Sunday, February 01, 2009

The Inspector General of New Orleans …



Since we went to press, Robert Cerasoli has resigned. We'll have more about this next week.

This article was adapted from an entry by Kevin Allman on bestofneworleans.com:

Robert A. Cerasoli (pictured) has just released his first report, 15 months after he became New Orleans' first-ever inspector general, "Interim Report on the Management of the Administrative Vehicle Fleet."

City ordinances limit the number of take-home vehicles to 60 (50 for the mayor's office, 10 for the fire department), but Cerasoli's investigators found 273 vehicles. The mayor's office alone accounts for 73 of them; mayor Nagin himself has both a 2005 Lincoln Continental (insured value: $37,500) and a 2007 Ford Expedition ($33,042.25). The list details a fleet valued at more than $4 million, and the mayor's 2009 budget includes another $2 million for a "vehicle replacement program."

Nagin told WWL-TV that the 60-car limit was an  "outdated ordinance." By Thursday, as the City Council attempted to finalize the 2009 budget, Nagin had backed down a bit. In a written statement to the council, he promised to respond in writing to Cerasoli's report by Jan. 30, "and not to purchase any administrative vehicles this budget year." The council is expected to vote again on the car program this week.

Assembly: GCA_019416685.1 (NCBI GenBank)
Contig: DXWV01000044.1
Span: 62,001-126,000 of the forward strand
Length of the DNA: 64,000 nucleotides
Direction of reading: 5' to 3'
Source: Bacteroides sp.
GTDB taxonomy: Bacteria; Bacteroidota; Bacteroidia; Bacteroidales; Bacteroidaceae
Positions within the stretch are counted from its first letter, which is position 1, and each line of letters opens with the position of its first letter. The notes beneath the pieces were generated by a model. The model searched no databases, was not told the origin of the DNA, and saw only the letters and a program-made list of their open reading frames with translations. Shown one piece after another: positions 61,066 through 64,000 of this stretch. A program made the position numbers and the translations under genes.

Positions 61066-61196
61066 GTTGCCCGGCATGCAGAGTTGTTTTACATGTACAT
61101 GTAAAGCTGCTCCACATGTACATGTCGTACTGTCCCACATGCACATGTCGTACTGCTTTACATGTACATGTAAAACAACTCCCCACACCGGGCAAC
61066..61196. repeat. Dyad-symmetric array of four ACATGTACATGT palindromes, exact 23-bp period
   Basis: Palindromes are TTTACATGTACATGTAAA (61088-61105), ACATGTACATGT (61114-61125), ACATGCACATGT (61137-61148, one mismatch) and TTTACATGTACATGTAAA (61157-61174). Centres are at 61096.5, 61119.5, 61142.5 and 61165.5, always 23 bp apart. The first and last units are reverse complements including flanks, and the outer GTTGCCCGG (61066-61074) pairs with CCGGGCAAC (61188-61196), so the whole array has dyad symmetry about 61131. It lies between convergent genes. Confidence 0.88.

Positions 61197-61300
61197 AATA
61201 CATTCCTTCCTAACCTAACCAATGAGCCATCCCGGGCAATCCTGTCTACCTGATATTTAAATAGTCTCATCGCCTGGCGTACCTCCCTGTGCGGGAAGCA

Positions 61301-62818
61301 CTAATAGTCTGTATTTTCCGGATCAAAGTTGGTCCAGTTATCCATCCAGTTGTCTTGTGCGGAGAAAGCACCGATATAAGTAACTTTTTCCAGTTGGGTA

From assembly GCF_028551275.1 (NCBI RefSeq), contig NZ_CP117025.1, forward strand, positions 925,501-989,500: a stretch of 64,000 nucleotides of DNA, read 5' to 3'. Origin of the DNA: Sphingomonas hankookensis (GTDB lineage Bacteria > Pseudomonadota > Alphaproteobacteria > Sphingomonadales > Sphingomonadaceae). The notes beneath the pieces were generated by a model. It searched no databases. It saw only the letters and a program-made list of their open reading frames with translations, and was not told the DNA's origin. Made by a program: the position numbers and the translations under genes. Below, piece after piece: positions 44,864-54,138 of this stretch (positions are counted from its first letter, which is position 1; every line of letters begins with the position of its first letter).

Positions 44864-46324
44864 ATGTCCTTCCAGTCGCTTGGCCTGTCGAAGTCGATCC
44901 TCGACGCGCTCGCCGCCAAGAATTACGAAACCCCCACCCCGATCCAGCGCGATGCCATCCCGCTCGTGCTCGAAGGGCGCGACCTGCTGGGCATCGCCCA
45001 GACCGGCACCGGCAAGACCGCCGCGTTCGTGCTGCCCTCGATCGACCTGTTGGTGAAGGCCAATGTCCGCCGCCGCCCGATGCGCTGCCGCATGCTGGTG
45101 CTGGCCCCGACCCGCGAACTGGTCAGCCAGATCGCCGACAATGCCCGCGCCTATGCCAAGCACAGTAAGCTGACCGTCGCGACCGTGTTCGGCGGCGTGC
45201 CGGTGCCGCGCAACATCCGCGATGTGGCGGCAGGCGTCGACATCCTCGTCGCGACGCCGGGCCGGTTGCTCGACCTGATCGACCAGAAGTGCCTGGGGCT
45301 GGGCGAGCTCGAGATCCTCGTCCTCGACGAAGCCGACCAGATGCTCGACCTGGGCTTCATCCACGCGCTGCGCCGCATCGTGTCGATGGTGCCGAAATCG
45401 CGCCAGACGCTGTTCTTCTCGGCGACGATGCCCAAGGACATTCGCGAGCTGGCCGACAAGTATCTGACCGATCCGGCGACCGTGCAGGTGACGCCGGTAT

When Cerasoli arrived from Boston to set up the Office of the Inspector General, he needed inventory tags — the little bar-code stickers that offices use to keep track of computers, monitors and other workplace valuables. He called City Hall to get some. It was one of his first, but not his last, surprises when it came to New Orleans city government.

"The city does not know all its assets," he says. "The city does not have a list of all its real property and all its movable property. They don't have inventories of anything. When we called people [at City Hall] to ask them where they get their inventory tags, they said they don't have any. They don't buy them.

"You can't steal what you don't own," he says wryly. "See what I mean?" 

As Cerasoli walks down Baronne Street he passes a New Breed cab parked at the curb. "Hey!" says the driver, sticking his hand out the window for a shake. "Thank you," Cerasoli mutters, shyly but sincerely. The scenario repeats itself six times in four blocks: a pedestrian stops in his tracks and exclaims, "Great work!"; a motorist stops in the intersection at Perdido Street and waves him through enthusiastically.

"To me, coming from Boston, it seems so decadent," he says softly "seeing all these people, doing all the things that they're doing."

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